Eavan Boland’s new book: “her brilliance justifies the journey”


I’ve only met the eminent Irish poet Eavan Boland a handful of times, but we have one unexpected thing in common:  both our books – her A Journey with Two Maps: Becoming a Woman Poet and my  An Invisible Rope: Portraits of Czeslaw Milosz – were named in Publisher’s Weekly top ten books for the spring, in the “Belles Lettres and Reflections” category.  (You can read my euphoria here.)

I was reviewed in the Times Literary Supplement in May, and on June 10, so was she.  High praise from Abigail Deutsch:

“Delightfully surprising critiques spring from her analysis. The bland poet Speranza, Boland writes, subjected her poems to a ‘word-bath of acid, in which details and subtleties are dissolved”. Of Charlotte Mew, Boland notes: ‘There is a sort of salt and spray about reading Mew for the first time: her poems are not like anything else’. This formulation conveys the reader’s proximity to something at once thrilling and perhaps threatening. Boland has a rare gift for providing critical evaluations so compressed and illustrative that they approach poetry themselves.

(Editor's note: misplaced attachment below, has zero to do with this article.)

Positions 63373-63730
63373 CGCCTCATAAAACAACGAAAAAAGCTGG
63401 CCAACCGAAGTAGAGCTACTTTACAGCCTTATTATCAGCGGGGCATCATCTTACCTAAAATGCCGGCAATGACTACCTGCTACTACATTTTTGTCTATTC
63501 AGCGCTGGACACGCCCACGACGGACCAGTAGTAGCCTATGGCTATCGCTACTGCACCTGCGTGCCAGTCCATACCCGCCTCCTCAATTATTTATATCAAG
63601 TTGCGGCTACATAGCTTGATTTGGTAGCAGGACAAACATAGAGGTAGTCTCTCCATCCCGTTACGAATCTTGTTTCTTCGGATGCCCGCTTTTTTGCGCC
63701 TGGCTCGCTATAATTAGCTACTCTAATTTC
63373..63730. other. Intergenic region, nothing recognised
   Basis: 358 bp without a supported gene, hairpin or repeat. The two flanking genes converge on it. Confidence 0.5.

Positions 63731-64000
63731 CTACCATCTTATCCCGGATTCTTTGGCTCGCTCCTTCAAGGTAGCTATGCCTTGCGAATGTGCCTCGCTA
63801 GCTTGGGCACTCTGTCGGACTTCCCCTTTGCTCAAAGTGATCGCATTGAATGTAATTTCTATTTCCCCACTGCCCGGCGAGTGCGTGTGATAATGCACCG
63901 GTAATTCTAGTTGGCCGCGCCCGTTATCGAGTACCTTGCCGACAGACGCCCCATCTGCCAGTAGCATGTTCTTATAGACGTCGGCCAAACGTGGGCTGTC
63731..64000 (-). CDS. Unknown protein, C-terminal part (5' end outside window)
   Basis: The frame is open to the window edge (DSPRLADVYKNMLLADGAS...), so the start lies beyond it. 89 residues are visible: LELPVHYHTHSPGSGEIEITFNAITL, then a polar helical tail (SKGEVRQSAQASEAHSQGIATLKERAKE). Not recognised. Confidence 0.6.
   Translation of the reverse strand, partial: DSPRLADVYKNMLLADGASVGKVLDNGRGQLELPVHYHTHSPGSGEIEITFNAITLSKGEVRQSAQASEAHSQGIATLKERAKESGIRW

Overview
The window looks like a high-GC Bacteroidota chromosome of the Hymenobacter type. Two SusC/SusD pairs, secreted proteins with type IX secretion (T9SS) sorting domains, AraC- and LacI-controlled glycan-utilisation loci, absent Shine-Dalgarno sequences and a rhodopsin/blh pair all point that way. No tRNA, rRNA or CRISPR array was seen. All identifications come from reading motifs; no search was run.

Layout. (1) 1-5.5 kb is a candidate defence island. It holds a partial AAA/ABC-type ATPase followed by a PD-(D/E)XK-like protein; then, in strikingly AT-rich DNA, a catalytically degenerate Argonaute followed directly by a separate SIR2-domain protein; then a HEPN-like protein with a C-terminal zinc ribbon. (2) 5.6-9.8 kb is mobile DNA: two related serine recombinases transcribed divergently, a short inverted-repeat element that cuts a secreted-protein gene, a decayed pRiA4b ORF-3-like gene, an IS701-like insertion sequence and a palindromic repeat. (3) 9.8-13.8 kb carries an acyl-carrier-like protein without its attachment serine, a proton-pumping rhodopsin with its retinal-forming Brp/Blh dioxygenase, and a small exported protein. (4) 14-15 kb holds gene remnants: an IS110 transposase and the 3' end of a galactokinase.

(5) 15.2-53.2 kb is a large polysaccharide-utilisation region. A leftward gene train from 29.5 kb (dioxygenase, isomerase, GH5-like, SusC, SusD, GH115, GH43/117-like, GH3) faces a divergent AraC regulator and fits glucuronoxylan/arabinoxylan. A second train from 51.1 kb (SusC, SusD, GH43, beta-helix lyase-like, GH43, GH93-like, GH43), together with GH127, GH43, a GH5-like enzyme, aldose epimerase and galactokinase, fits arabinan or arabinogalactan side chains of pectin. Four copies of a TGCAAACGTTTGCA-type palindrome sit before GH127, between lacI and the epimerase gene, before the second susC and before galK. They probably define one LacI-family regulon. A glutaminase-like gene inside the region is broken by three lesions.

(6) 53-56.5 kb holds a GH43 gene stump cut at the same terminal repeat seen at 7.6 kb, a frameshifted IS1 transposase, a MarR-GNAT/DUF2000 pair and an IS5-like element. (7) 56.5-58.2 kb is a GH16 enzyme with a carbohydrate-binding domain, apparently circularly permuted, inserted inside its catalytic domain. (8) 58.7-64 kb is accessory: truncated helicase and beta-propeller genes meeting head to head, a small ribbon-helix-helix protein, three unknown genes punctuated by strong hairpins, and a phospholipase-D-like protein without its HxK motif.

That control sometimes slips. Boland takes a roundabout route through this volume; before introducing her ideas, she will often explain why we might dismiss them and point out why we shouldn’t. Her terms can be vague, and her organization tortuous. She loops about the concept of the ‘domestic poem’, for instance, several times. But when she finally homes in – using the concept of the sublime to explain the disparagement of the domestic – her brilliance justifies the journey.”

A Poetry Foundation interview with Eavan, “Of Antibiotics and iPods,” is here.

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